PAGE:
[[ Shout outs to other packages: Gökmen, wow. That’s slick. If I was going to be anywhere near FOSDEM, I’d line up behind Jos in congratulating you on a nice release. ]]
My friend Armijn sent me this, and asked if I would pass it on. He adds as a word of warning “this is a post that can easily ruin your mood“.
Almost all free software developers I have met are always very enthusiastic about their programs and what to add and improve in the future. Very few of them think what happens afterwards. With this I don’t mean what happens after those additions and improvements (your answer would probably be “more additions and improvements”), but I mean when there is no future. When you’re no longer coding. When your uplink is permanently disconnected. When you’re dead.
Planning for the inevitable is not something we want to think about (thinking about your own mortality is not many people do for fun), but it is something we need to do, all of us. I was remembered about this by two recent events. One was when at gpl-violations.org we got a report about a violation in the Apple AppStore. Since I had already dealt with the same developer in the past (it was resolved very amicably) I decided to connect the reporter directly with the developer. The reporter got an unexpected surprise in the form of an e-mail from the developer’s father who said that his son had died half a year ago and he could not get himself to pull the app from the App Store, as a tribute to his son. Eventually we got sources when one of the developer’s friends (another engineer) was involved to lift the sources from the deceased developer’s laptop.
Another example was when a webmaster of a website that my dad regularly contributed to, died in a fire in his house. The website contained many years of research, at least 10 years, but possibly many more. Many people had contributed to this research, but the data was only available through the website. The database itself was hosted on baseportal.com which allows people to have a free database. How to get the data back, especially someone else’s data is completely unclear. At the moment people are trying to reach the heirs of the webmaster so they can salvage the data and make sure the webpage continues as a tribute to the original webmaster.
The common theme is that these people were very passionate about what they did. They truly loved their work and it work was appreciated by many. But when fate struck it turned out that they had not taken care of what would happen after they would pass away. I am very sure that they didn’t expect this to happen so soon, or never realized that this could be an issue. But in the digital world, with lapsing domain name registrations, databases and webspace being deleted because of unpaid bills, offline development trees and uninformed heirs this is becoming more and more of a risk.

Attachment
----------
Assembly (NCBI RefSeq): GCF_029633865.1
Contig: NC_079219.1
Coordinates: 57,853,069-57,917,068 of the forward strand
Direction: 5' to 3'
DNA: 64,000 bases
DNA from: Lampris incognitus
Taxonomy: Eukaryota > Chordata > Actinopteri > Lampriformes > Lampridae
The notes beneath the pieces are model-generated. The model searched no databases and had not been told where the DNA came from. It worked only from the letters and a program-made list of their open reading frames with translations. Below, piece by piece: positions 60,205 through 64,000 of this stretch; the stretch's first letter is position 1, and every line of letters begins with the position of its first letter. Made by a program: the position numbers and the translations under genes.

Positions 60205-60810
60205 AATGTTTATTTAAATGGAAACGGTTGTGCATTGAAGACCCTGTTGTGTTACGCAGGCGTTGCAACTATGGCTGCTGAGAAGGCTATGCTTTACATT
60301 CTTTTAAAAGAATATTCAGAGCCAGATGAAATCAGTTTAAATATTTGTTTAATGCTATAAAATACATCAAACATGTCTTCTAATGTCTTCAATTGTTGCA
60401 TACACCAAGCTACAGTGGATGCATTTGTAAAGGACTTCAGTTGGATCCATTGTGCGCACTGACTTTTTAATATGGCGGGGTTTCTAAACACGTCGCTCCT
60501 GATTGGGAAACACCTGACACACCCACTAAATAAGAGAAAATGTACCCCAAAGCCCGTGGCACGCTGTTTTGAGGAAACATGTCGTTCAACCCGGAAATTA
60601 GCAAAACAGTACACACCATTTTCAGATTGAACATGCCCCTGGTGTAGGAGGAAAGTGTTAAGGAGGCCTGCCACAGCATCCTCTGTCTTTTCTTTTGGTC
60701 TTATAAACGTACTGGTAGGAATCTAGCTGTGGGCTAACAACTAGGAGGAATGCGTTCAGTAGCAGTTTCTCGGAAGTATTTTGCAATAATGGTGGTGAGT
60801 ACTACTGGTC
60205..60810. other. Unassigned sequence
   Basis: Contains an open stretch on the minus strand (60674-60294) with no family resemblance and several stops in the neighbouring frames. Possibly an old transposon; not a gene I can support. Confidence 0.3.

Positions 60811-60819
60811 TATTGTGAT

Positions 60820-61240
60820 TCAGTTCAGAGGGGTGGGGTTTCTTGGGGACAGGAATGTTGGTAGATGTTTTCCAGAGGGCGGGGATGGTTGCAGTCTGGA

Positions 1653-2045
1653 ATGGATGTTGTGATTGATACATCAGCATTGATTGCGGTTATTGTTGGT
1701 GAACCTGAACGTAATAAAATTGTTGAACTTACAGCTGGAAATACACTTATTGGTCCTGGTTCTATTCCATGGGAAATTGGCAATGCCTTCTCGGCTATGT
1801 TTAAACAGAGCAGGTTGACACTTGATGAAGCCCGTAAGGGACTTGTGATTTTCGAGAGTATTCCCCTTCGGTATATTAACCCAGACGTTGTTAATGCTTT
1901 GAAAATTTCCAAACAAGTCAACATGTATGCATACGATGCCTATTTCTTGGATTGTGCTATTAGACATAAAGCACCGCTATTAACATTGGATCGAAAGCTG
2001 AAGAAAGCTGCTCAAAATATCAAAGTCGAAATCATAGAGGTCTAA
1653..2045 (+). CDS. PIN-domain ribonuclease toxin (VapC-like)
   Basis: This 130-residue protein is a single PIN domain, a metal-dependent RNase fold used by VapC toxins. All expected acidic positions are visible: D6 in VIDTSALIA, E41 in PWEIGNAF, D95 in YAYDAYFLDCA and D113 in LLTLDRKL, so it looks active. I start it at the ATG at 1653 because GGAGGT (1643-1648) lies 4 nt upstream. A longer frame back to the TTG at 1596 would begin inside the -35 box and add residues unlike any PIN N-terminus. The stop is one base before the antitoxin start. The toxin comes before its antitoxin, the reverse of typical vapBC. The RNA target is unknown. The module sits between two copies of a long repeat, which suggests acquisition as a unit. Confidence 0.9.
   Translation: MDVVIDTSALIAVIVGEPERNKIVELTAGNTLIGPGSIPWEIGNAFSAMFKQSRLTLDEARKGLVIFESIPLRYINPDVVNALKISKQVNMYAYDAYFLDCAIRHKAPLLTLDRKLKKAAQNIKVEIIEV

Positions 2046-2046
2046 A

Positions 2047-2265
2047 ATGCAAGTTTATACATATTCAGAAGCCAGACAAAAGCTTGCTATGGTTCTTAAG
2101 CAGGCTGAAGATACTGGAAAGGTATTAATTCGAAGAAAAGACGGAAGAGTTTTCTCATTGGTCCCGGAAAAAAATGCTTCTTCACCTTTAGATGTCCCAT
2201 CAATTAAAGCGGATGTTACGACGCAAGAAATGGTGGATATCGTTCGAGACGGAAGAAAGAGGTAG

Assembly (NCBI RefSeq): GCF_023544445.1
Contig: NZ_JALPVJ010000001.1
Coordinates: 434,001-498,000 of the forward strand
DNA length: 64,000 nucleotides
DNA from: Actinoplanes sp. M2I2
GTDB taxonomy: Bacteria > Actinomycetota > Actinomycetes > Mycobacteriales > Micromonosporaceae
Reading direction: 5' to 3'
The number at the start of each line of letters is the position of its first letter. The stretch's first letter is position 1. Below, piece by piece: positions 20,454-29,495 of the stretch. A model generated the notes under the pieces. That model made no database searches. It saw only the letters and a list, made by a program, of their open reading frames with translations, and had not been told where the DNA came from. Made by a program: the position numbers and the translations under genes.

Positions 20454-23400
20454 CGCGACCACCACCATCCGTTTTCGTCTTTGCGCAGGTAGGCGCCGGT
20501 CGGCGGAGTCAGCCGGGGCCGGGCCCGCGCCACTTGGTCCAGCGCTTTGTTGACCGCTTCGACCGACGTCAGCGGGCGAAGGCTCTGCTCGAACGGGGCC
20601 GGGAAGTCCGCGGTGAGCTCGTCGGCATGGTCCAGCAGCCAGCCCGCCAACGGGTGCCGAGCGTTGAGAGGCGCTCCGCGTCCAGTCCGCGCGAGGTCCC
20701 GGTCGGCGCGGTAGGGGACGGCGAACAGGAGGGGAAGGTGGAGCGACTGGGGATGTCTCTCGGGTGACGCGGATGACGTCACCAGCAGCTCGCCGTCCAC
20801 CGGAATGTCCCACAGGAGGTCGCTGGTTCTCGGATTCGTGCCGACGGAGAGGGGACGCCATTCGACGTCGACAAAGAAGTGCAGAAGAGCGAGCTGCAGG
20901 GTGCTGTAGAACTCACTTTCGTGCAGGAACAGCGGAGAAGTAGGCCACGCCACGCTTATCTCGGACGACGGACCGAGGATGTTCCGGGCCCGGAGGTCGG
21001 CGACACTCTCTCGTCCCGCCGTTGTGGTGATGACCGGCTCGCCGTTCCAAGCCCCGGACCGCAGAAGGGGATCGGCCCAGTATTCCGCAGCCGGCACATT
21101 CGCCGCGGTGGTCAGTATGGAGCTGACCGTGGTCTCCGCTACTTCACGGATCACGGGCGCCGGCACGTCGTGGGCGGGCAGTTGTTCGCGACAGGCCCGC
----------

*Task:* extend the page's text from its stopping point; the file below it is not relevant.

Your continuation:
So, what can you do prevent this from happening with your code and data? First, move your development as much online as possible. The KDE project has great infrastructure for this. Second, think about assigning your copyright to KDE e.V. with the FLA. If you don’t want to do this, make sure that your heirs know what you have been doing with free software and what they can and cannot do with the code. Show them that you care a lot about this.
Don’t let this story scare you too much. Keep coding, with passion, knowing that if you have taken the right measures your code will live on and will (hopefully) be used, reused and adapted by many people, even after you are no longer here.
I’ve been using the wayback machine to take a look at the site I had when I was active in the KDE FreeBSD community, the one on fruitsalad.org. That was ages ago, and the distance to here is enormous. I’m going to try to import the old blog entries and comments — from an extinct MovableType installation — to my current WordPress setup, in an attempt to bring things back under one roof.
I do hope that it doesn’t mess up syndication when all kinds of newly-published but back-dated posts arrive. But if 2004 suddenly swamps Planet KDE, then you know what’s causing it. I just added the oldest post I could find, march 6th 2004, as an experiment. I remember writing the pseudo-CMS that powered my oldest blog posts, too. Vade retro, historia!
I gave a fairly long talk on “Management of KDE” in Madrid, to about 20 people. Aleix followed up with a talk on KDE Espana and then a Spanish gentleman from the Apache Foundation followed, so we had four hours of Open Source community management in a row. Now, my Spanish isn’t very good at all, but the neat thing is that I can understand a talk in Spanish on legal issues such as software patents. Verily, legalese is the universal language.
As far as Madrid itself goes, I saw an anticapitalist march while on the way to the restaurant for the research-meeting-dinner, and walked past a half dozen museums at 3:45am on a saturday morning on my way to the airport shuttle bus.
6am flights are less pleasant in actuality than when you book them, thinking “I’ll be home on time for coffee!”
I’ll say one thing for Madrid: excellent public transport. Maybe because my destinations (Madrid on Rails and the hotel next to the Anthropological museum) were chosen for being close to metro stops, but Madrid’s metro system beats, say, London Underground hands down. Even if it doesn’t have a “mind the gap” announcement. The museums look nice in the dark, too. Maybe some day I’ll visit longer than a 2×12 hour meeting and check it out.
Thanks to Felipe and the LibreSoft guys for having me over.